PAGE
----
Think about that: The president of the United States is saying he will deploy force only in so far as it has no actual effect on the situation on the ground. Instead the point is to "send a message" and, he hopes, deter the further use of chemical arms by a dictator who has used them on multiple occasions while slaughtering his people wholesale and turning his cities into piles of concrete, pipe, and ash. This, we are told, is how President Obama plans to heed "the lessons of Iraq."

And yet that raises the question of what the lessons of Iraq actually are. The Iraq war, as I recall, was meant to prevent the acquisition and use of weapons of mass destruction by a murderous dictator, and to prevent the possible transfer of such weapons to terrorists seeking to use them against the American homeland. Well, in Syria, there is no question that the dictator has weapons of mass destruction, or that he has used them, or that they might fall into the hands of al Qaeda elements. None of those things have happened, or will happen, in Iraq because we intervened. In Syria they already have happened, stand a good chance of happening again, and in the case of terrorists capturing WMD could happen if America continues to sit on her hands.

The president is emphasizing the "chain of custody" linking Assad to chemical warfare because, he says, he does not want to repeat the mistake of the flawed pre-war intelligence in Iraq. And yet he is already repeating that mistake by endowing the assessments of intelligence analysts with something like supra-legal force. The case for war against Saddam was based not only on intelligence but also on strategy: In a post-9/11 world, the risks of a rogue regime building WMD and handing them to, or allowing them to be captured by, terrorists outweigh the risks of action.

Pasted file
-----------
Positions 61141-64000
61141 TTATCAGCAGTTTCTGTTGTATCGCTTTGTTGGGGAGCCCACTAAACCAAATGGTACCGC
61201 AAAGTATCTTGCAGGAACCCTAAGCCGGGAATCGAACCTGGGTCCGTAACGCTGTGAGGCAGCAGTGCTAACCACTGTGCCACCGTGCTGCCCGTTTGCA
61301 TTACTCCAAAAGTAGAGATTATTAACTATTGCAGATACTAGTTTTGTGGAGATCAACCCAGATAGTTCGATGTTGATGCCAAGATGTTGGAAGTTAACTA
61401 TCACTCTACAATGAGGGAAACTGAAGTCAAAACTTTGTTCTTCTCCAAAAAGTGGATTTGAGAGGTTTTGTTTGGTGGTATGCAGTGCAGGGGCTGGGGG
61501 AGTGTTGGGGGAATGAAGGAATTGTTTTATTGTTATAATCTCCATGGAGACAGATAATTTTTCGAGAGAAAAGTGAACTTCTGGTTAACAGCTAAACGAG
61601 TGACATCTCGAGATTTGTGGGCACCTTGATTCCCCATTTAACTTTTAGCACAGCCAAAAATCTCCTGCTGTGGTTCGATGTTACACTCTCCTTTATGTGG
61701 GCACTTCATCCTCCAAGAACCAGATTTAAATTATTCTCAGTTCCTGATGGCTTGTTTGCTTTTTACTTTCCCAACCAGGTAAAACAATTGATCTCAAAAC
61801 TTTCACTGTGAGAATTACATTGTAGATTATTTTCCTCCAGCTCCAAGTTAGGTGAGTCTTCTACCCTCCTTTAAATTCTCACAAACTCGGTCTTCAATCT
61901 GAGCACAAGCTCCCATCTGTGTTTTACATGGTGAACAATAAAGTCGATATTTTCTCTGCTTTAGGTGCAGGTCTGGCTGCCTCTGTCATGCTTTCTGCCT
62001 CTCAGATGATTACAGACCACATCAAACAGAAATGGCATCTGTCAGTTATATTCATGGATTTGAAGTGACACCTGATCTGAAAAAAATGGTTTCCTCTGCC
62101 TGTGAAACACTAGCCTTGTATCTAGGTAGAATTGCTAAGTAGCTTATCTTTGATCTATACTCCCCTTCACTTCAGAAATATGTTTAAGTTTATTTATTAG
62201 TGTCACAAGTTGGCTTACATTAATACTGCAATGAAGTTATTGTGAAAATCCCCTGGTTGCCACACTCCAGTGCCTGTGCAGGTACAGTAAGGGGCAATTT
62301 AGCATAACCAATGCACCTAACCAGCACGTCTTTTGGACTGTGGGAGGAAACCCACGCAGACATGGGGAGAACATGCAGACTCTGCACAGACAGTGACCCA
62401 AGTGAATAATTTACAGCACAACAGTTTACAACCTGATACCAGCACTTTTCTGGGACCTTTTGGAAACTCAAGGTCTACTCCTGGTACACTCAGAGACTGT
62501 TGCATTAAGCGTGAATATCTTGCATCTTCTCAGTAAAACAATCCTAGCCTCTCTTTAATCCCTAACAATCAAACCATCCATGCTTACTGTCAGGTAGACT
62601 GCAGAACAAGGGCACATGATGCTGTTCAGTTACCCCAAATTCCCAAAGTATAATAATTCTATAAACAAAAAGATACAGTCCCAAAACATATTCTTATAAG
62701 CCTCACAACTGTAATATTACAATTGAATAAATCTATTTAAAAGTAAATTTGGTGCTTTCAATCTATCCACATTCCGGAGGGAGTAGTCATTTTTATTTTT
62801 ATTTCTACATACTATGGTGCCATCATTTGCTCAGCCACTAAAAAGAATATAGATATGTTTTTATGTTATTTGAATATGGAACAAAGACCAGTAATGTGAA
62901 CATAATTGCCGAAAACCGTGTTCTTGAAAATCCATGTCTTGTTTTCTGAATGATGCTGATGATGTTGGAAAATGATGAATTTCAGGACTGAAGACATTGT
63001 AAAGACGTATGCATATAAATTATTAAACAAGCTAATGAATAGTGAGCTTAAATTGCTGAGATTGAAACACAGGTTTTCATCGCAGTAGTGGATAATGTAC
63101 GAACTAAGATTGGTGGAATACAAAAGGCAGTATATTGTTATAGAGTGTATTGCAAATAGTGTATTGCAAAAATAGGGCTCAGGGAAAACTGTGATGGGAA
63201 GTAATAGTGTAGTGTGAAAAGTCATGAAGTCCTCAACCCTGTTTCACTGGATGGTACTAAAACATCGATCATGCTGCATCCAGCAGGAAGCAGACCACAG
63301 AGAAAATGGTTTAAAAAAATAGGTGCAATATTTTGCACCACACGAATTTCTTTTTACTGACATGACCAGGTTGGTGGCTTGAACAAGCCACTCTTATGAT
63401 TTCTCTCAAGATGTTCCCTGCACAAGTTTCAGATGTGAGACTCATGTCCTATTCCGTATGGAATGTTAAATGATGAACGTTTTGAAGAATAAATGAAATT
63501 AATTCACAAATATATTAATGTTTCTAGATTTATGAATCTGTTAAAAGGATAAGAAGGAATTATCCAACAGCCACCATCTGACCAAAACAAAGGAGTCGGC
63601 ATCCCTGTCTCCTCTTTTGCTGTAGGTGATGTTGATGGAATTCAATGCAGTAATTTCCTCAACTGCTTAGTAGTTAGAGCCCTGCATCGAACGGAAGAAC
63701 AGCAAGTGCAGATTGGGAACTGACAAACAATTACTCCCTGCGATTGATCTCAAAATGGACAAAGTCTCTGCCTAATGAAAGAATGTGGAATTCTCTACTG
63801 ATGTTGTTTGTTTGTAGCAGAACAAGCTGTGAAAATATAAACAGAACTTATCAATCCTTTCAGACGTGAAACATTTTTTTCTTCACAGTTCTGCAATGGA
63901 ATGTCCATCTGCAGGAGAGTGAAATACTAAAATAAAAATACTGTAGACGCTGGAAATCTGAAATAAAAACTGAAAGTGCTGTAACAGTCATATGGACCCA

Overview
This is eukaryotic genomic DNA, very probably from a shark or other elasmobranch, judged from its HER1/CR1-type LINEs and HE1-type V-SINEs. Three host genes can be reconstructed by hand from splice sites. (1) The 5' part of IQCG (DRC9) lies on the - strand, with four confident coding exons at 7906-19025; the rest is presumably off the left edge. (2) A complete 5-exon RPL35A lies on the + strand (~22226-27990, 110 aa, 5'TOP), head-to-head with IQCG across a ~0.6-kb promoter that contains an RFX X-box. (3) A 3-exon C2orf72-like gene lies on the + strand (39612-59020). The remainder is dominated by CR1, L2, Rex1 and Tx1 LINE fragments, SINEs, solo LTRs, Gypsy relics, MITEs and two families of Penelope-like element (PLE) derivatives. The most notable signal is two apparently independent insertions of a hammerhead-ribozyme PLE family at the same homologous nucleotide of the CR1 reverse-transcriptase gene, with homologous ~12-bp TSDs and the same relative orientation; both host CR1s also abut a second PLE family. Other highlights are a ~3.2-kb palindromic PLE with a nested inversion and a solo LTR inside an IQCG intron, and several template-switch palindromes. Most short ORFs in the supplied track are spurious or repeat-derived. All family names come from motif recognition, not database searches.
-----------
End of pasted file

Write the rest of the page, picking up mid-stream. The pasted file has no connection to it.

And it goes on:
Intelligence is a murky business. Analysts are playing a Nate-Silver-like game of Bayesian prediction. And predictions, as we know, often turn out to be flawed. It was war skeptics such as Colin Powell who insisted on reducing the case for war to a specific, intelligence-based, evidentiary presentation to the U.N. That insistence came back to haunt Powell, and the Bush administration, when weapons were not found and parts of the litigation turned out to be heavily disputed or mistaken. Obama is already setting himself up for failure by pretending that international realpolitik somehow resembles the niceties of criminal justice in the Western world. He is so obsessed with avoiding Bush’s infamous "sixteen words" that he cannot see the strategic situation for what it is: extremely perilous and demanding action.

Another lesson of Iraq is that the use or non-use of American power has far-reaching consequences. Saddam’s regime was destroyed in a matter of weeks, and with relatively few troops. Then, when America pulled back, stuck to its bases, engaged in search-and-destroy missions focused on capturing and killing insurgent leaders, and tried to leave Iraq as quickly as possible, the situation worsened, and worsened considerably. Iraq entered a period of social breakdown, with sect turning against sect, family against family, block against block—just as we see in Syria today. The forces of international jihad filled the vacuum in isolated and marginal areas of the country, and began laying the groundwork for the caliphate—just as we see in Syria today. Frightened by the barbarity, the so-called international community said parties to the conflict had to reach a political settlement before the violence would end—just as we hear in discussions of Syria today.